So what is this direction? A few years ago, as I whiled away some hours at a supercomputing conference, I began to wonder how difficult it would be to make ScalPL (Scalable Planning Language, described on this blog and elsewhere) easier to learn and use, and to that end, probably more like some existing parallel computer languages. While I firmly believe that ScalPL is more flexible and better designed in many ways than most of those existing languages, there is also no arguing that it takes longer to explain and to learn the constructs and how they fit together. Why?
- Many of these existing parallel languages start with a sequential language and then add a few constructs here and there, subtly introducing and altering semantics. This is interpreted as lowering the learning curve... at least until the programmer understands some of the inherent restrictions, and how those "little" syntactic and semantic changes can have far-flung implications.
- Instead, ScalPL is just glue between modules ("tactics") implemented in traditional sequential languages as-is, with virtually no syntactic or semantic changes to those languages (except a few restrictions). While this allows ScalPL to stay completely "language agnostic", not caring what language is (or languages are) used for tactics, it also means (for example) that ScalPL has its own type system separate from the tactic languages, and associations between them must be made at each tactic interface.
- The individual modularization of each tactic is not only clumsy and verbose, it can also affect the understandability of the program, and the ability to propagate type information in an obvious, sensible way. Everything must be spelled out, there is little type inference or lexical scoping.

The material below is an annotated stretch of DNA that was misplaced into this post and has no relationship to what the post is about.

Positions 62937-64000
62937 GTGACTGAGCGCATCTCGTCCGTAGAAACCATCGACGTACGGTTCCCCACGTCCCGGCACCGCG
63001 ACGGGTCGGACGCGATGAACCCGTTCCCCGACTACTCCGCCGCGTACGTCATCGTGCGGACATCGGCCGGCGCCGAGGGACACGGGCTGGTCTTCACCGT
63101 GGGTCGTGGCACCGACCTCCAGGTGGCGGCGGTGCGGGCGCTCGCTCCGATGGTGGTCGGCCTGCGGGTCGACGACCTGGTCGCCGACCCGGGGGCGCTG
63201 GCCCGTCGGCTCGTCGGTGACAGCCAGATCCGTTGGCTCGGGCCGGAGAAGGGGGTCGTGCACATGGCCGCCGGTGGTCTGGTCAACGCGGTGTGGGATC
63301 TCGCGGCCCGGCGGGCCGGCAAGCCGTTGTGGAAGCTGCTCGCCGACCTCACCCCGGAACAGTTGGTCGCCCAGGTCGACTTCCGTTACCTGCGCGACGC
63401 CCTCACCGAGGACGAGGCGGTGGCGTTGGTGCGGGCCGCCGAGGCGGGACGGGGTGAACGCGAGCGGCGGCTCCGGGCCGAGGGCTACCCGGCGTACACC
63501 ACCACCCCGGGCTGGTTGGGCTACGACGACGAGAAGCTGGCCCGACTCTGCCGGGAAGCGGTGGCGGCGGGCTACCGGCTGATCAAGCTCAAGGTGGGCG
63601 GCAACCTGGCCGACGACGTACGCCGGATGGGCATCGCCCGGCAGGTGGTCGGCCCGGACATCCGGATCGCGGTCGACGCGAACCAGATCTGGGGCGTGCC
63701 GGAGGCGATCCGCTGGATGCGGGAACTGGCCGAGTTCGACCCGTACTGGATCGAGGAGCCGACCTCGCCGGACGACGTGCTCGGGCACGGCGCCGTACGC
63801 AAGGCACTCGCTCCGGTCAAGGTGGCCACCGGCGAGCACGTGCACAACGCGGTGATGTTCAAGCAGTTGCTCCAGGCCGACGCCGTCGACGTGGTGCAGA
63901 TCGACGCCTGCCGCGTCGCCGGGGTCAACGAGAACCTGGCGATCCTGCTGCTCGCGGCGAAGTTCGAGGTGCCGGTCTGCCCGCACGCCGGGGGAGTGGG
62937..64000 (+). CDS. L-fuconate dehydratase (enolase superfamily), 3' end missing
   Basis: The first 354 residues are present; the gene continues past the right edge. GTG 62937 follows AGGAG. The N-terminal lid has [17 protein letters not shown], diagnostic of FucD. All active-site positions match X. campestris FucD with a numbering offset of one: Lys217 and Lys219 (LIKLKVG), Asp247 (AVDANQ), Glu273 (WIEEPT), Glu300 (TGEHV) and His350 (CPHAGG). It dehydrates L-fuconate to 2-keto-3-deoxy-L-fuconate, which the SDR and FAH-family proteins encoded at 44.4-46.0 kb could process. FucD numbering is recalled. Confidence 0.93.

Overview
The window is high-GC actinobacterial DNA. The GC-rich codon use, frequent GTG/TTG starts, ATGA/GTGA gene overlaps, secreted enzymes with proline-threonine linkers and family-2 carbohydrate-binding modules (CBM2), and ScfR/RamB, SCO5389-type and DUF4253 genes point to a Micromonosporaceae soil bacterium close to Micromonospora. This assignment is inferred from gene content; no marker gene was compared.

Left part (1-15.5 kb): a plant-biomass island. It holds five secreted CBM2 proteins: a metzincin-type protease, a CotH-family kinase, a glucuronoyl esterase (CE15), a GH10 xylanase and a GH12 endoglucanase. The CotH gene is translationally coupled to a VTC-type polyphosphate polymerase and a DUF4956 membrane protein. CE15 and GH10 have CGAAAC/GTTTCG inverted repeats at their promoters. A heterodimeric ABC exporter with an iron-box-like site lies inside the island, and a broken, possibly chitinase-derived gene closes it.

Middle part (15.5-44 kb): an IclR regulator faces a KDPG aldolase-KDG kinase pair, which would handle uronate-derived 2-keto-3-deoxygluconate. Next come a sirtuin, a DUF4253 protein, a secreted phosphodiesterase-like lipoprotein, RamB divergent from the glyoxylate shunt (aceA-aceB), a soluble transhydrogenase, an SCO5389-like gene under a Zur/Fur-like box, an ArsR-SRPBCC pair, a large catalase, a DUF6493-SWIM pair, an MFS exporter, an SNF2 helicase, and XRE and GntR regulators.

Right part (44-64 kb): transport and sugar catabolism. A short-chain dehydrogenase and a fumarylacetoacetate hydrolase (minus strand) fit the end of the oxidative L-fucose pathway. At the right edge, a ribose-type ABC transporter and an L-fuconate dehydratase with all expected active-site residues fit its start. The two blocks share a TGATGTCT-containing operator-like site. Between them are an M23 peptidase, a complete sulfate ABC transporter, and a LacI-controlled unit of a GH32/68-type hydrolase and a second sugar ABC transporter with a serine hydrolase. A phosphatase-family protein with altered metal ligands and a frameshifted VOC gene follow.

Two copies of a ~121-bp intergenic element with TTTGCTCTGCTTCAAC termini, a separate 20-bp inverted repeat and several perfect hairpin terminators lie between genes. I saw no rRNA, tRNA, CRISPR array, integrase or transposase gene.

- ScalPL is a graphical language (uses graphical language constructs, like circles, boxes, lines), which is very different from what most programmers (and their tools) are accustomed to. This is another hike up the learning curve.
Fine, so how many of these drawbacks can be overcome? There may be no overcoming the first without total redesign, and if the advantages of doing so are skin-deep rather than substantive, it may not pay off anyway. As for the last, I have already introduced a textual form of ScalPL, called SPLAT (Scalable Planning Language as text), but in doing so, made no effort to overcome the other obstacles listed: SPLAT is primarily an archival form of ScalPL that can be understood by humans and manipulated by more traditional tools. So what could be done to address the above in a text/lexical form by restricting our attention to one tactic language, and by borrowing that language's type system and permitting some amount of lexical scope?
My answer to that ("what could be done") is a new textual concurrent language called Splatr (SPLAT Refined, pronounced "splatter"). As I say, I'm excited, and even though its constructs are based entirely on ScalPL, I think I have looked at some old problems in some novel ways. Also, thanks to this blog and the book, I have some pretty good sample programs to try it out on. I'll probably also put together a working parser before publishing the syntax, but I might expose some of the basic forms before that.
If all works out, people will grasp it fairly quickly, and see some vague similarities to languages they've seen before (Occam, UNITY), while preserving the theoretical and practical advantages of ScalPL.